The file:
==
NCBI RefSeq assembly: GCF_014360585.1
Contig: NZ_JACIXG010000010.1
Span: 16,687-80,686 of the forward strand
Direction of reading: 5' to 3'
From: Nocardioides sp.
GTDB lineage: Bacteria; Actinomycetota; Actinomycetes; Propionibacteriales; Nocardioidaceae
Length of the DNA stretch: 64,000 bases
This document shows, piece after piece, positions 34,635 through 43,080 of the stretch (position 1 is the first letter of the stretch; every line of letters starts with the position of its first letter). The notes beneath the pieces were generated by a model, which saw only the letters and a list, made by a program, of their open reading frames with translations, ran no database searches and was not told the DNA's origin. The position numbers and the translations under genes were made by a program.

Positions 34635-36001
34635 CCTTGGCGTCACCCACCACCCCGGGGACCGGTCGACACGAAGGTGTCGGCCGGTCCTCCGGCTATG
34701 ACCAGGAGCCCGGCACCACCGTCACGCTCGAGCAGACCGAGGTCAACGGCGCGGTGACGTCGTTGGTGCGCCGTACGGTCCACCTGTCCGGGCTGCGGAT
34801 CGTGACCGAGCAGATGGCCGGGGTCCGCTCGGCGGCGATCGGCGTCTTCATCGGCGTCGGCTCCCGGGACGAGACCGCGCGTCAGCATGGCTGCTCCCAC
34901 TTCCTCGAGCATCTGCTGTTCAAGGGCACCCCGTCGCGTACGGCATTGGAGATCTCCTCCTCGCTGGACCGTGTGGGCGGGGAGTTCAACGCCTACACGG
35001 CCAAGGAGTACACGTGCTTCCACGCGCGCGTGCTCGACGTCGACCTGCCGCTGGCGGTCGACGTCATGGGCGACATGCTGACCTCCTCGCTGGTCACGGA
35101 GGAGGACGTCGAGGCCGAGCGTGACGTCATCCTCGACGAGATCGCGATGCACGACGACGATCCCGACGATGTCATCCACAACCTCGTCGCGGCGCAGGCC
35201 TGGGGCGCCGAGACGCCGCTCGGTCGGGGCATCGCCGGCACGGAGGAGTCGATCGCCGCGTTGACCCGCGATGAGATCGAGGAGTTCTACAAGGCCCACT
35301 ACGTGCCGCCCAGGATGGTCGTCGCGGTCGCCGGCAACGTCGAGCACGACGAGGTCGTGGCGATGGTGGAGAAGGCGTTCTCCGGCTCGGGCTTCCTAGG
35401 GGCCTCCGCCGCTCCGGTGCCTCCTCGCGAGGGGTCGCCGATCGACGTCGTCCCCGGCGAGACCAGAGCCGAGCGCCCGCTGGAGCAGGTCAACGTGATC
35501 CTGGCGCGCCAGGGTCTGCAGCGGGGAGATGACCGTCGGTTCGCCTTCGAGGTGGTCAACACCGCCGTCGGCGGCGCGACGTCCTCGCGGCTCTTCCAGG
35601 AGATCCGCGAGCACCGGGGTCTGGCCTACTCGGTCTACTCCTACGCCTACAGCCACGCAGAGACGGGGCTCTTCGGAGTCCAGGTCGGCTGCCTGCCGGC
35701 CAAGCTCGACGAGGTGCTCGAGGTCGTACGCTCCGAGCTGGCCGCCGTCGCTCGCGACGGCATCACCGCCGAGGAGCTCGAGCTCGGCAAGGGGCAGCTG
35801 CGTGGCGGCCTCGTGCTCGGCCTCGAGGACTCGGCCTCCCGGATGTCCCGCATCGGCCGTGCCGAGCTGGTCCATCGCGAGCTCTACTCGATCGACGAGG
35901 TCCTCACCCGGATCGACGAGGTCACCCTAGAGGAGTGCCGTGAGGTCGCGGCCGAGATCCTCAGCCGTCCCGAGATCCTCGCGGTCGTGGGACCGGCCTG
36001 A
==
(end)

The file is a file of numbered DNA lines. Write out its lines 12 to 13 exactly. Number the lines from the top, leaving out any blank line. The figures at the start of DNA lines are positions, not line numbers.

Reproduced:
34801 CGTGACCGAGCAGATGGCCGGGGTCCGCTCGGCGGCGATCGGCGTCTTCATCGGCGTCGGCTCCCGGGACGAGACCGCGCGTCAGCATGGCTGCTCCCAC
34901 TTCCTCGAGCATCTGCTGTTCAAGGGCACCCCGTCGCGTACGGCATTGGAGATCTCCTCCTCGCTGGACCGTGTGGGCGGGGAGTTCAACGCCTACACGG